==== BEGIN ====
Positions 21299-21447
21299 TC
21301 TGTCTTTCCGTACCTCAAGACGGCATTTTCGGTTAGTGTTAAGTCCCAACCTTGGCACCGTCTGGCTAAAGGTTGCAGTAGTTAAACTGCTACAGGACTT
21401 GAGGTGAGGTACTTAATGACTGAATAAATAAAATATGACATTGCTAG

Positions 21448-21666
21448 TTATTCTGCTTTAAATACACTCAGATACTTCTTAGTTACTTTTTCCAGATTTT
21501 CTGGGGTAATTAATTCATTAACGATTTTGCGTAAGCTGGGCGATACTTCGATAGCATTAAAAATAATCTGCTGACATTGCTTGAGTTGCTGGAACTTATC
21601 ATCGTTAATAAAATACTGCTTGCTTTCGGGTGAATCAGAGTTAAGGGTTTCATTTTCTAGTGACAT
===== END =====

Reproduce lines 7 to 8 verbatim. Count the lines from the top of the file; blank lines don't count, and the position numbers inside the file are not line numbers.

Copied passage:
21501 CTGGGGTAATTAATTCATTAACGATTTTGCGTAAGCTGGGCGATACTTCGATAGCATTAAAAATAATCTGCTGACATTGCTTGAGTTGCTGGAACTTATC
21601 ATCGTTAATAAAATACTGCTTGCTTTCGGGTGAATCAGAGTTAAGGGTTTCATTTTCTAGTGACAT